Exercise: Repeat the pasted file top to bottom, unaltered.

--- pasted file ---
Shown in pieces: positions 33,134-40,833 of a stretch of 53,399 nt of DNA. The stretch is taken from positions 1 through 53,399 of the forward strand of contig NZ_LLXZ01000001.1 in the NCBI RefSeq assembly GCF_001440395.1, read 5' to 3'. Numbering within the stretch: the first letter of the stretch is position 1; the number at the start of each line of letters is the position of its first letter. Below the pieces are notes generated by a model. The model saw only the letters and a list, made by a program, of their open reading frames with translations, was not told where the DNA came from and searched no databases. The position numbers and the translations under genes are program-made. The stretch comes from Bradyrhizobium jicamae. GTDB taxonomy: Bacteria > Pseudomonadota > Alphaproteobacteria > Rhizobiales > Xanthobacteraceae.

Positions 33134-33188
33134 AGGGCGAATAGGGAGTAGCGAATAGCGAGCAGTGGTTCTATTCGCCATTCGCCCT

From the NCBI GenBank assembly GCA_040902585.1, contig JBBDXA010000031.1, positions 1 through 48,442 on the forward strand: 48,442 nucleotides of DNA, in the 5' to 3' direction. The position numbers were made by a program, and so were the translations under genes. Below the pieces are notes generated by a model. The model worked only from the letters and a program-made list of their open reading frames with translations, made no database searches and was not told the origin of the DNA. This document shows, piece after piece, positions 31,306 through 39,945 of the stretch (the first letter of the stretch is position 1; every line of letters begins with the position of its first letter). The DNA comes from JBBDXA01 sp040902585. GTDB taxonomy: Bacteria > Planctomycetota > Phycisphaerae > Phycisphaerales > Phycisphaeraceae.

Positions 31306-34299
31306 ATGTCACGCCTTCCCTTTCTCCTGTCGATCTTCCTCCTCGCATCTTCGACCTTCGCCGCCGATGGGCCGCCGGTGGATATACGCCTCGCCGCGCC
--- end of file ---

Shown in pieces: positions 33,134-40,833 of a stretch of 53,399 nt of DNA. The stretch is taken from positions 1 through 53,399 of the forward strand of contig NZ_LLXZ01000001.1 in the NCBI RefSeq assembly GCF_001440395.1, read 5' to 3'. Numbering within the stretch: the first letter of the stretch is position 1; the number at the start of each line of letters is the position of its first letter. Below the pieces are notes generated by a model. The model saw only the letters and a list, made by a program, of their open reading frames with translations, was not told where the DNA came from and searched no databases. The position numbers and the translations under genes are program-made. The stretch comes from Bradyrhizobium jicamae. GTDB taxonomy: Bacteria > Pseudomonadota > Alphaproteobacteria > Rhizobiales > Xanthobacteraceae.

Positions 33134-33188
33134 AGGGCGAATAGGGAGTAGCGAATAGCGAGCAGTGGTTCTATTCGCCATTCGCCCT

From the NCBI GenBank assembly GCA_040902585.1, contig JBBDXA010000031.1, positions 1 through 48,442 on the forward strand: 48,442 nucleotides of DNA, in the 5' to 3' direction. The position numbers were made by a program, and so were the translations under genes. Below the pieces are notes generated by a model. The model worked only from the letters and a program-made list of their open reading frames with translations, made no database searches and was not told the origin of the DNA. This document shows, piece after piece, positions 31,306 through 39,945 of the stretch (the first letter of the stretch is position 1; every line of letters begins with the position of its first letter). The DNA comes from JBBDXA01 sp040902585. GTDB taxonomy: Bacteria > Planctomycetota > Phycisphaerae > Phycisphaerales > Phycisphaeraceae.

Positions 31306-34299
31306 ATGTCACGCCTTCCCTTTCTCCTGTCGATCTTCCTCCTCGCATCTTCGACCTTCGCCGCCGATGGGCCGCCGGTGGATATACGCCTCGCCGCGCC